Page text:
The hotels at Tarapoto, Yurimaguas and Iquitos will not have bathtubs, but they will have air conditioning and hot water showers. These towns are not as fancy as Mira Flores but they do have several nice churches and interesting sites to see. Iquitos was considered the Paris of the jungle in the year 1890 as the wealth oozed from the pockets of the rubber barons as freely as the rubber sap did from the trees.

At the end of our first cycling day we stay at the hotel at Caymarachi in the middle of the jungle . It is the most basic hotel of our tour with the bathrooms and showers down the hall. Most of the walls are concrete and the accommodations are crude. It will be hot there so cold water showers will feel good. The only thing good about this hotel is that it is the only place to stay for 40 miles in either direction.

When we arrive in Yurimaguas we will go shopping for a boat that is ready to depart. The Edwardo Boat Company has hot showers and fans in the cabins. We will try to travel on an Edwardo Boat if one is departing on our time schedule. We might need to buy electric fans if the cabins do not have fans. You have the option to buy a hammock or foam pad in Yurimaguas for sleeping on the deck. The boat cabins are made of sheet metal and too hot to stay in during the day. Our support crew member Nayda will be our cook on the boat. She can prepare custom meals for our group. We will all go shopping before we get on the boat and plan a menu of what we want to eat for two days.

Our hotel in Iquitos is owned by a cyclist who wants to be a good host for us. The rooms are clean with good air conditioners and we are within two blocks of downtown. We are in Iquitos for four nights so we will have a chance to try many restaurants in the area. A family I know has invited us for dinner at their home located in the dirt streets of a shanty neighborhood. I have eaten at their house often and the mother is a great cook. It will be a memorable dinner with plenty of food.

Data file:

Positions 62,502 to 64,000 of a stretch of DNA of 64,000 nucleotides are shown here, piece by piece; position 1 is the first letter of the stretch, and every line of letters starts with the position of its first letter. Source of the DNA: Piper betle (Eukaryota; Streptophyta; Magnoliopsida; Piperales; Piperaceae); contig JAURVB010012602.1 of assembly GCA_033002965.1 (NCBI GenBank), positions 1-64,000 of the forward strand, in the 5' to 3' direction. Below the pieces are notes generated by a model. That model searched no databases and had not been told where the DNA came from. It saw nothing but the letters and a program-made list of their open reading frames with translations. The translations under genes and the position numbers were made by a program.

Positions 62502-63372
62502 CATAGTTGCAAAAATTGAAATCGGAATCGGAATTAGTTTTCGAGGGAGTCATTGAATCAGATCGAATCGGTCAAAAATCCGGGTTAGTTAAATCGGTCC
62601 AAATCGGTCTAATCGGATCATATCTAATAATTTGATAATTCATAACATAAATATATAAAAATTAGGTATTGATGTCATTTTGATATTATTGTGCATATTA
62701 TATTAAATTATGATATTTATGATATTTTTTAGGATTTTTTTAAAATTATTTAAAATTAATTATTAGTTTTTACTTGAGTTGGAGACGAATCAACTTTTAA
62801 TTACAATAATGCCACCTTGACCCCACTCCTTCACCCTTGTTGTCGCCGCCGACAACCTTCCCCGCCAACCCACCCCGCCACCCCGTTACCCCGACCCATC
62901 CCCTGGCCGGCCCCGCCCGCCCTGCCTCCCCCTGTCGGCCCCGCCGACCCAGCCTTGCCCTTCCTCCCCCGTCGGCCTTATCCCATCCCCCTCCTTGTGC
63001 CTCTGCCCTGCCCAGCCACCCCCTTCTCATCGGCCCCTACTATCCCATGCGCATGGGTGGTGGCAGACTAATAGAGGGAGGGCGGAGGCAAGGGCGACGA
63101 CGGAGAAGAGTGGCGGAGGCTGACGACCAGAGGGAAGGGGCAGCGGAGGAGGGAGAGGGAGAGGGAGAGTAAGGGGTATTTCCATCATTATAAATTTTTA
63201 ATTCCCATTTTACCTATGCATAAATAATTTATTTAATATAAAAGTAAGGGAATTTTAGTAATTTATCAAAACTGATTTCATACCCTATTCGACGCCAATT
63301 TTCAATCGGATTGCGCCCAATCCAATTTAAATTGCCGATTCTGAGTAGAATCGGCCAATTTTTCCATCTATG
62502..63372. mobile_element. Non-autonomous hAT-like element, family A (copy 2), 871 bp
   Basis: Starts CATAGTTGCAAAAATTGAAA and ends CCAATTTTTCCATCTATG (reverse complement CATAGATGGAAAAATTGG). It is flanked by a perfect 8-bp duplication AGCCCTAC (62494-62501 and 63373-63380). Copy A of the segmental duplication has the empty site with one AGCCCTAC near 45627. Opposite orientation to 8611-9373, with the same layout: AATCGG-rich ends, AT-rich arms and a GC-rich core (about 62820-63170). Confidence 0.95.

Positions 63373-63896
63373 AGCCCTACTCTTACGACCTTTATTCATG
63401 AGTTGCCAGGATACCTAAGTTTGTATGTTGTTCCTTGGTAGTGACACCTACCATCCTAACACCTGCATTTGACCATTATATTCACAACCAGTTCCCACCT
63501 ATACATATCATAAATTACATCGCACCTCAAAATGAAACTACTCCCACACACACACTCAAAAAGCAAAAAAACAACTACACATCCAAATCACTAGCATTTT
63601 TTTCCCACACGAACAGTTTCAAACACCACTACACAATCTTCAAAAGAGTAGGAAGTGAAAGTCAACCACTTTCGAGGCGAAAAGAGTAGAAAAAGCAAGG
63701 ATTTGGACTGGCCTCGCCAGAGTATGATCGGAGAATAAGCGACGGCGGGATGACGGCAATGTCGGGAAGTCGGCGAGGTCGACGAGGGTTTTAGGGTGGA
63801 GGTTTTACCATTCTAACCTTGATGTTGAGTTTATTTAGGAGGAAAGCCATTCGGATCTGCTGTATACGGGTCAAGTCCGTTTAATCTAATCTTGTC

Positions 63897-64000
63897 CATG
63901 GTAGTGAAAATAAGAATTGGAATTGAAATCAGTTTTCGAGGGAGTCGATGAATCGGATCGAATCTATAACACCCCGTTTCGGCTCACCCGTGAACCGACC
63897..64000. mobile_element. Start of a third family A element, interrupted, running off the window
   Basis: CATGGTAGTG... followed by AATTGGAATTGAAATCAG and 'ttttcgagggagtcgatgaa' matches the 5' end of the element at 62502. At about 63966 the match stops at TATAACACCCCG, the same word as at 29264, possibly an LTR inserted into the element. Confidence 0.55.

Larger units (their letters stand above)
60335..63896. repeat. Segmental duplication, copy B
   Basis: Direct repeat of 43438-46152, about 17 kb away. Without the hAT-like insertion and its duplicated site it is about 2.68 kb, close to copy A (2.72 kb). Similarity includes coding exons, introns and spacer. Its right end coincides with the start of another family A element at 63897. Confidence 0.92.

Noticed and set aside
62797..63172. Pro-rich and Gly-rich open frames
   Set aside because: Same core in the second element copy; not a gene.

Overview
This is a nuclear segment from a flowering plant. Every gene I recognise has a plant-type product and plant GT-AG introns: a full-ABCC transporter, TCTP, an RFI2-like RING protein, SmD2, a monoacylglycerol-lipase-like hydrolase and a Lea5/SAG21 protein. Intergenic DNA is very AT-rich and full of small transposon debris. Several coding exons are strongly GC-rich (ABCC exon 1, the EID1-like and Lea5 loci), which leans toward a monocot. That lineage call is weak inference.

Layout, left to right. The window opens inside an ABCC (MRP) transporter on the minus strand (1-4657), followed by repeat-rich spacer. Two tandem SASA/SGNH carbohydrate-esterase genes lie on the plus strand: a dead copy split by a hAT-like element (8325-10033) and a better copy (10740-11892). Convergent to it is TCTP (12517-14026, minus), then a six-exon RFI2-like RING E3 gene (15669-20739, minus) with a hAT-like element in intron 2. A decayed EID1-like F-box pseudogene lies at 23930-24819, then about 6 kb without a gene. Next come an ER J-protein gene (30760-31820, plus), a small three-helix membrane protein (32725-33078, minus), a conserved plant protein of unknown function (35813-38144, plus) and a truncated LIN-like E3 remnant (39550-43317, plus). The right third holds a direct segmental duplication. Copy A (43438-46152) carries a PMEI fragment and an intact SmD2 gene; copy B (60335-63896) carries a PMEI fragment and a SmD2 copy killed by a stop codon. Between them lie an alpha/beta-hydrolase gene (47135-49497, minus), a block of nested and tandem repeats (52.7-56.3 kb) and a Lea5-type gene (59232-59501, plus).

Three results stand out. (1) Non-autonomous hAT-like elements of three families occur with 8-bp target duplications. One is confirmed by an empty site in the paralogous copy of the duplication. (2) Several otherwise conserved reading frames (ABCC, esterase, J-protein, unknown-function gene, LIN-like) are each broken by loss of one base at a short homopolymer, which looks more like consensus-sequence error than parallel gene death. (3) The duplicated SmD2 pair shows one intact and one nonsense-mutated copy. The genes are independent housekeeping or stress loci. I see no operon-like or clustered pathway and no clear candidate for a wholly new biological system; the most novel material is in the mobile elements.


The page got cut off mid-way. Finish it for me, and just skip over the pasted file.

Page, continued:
During our tour we will participate in many activities not usually open to gringo tourists. We will get to meet and hangout with many local people and see their lives outside of the usual tourist areas.

I am working out a schedule of who and where we will visit. Our group is very popular and we have more invitations to visit people than we have time. I think our days will be very full but I don’t want to overbook our time. I want to allow you enough flex time for you to spend more time at the areas that interest you.

More updates later.....

Peru Update #13

The following are some random updates that have been sent to riders going on the Amazon Cycling Tour next week. I hope they give you some insight into the conditions and people we will meet along the way.

Update #13
Weird Things to Bring to Peru and Why

As you are getting your clothes and supplies packed for our Peru Tour, here are a few more items to consider bringing. Some of these items were suggested on your previous packing list.

_____ Ten feet of lightweight clothes line. Washing and drying clothes in Peru will need to be done whenever you can find a good water supply. Bring clothes that can be washed with shampoo in the shower and will dry quickly.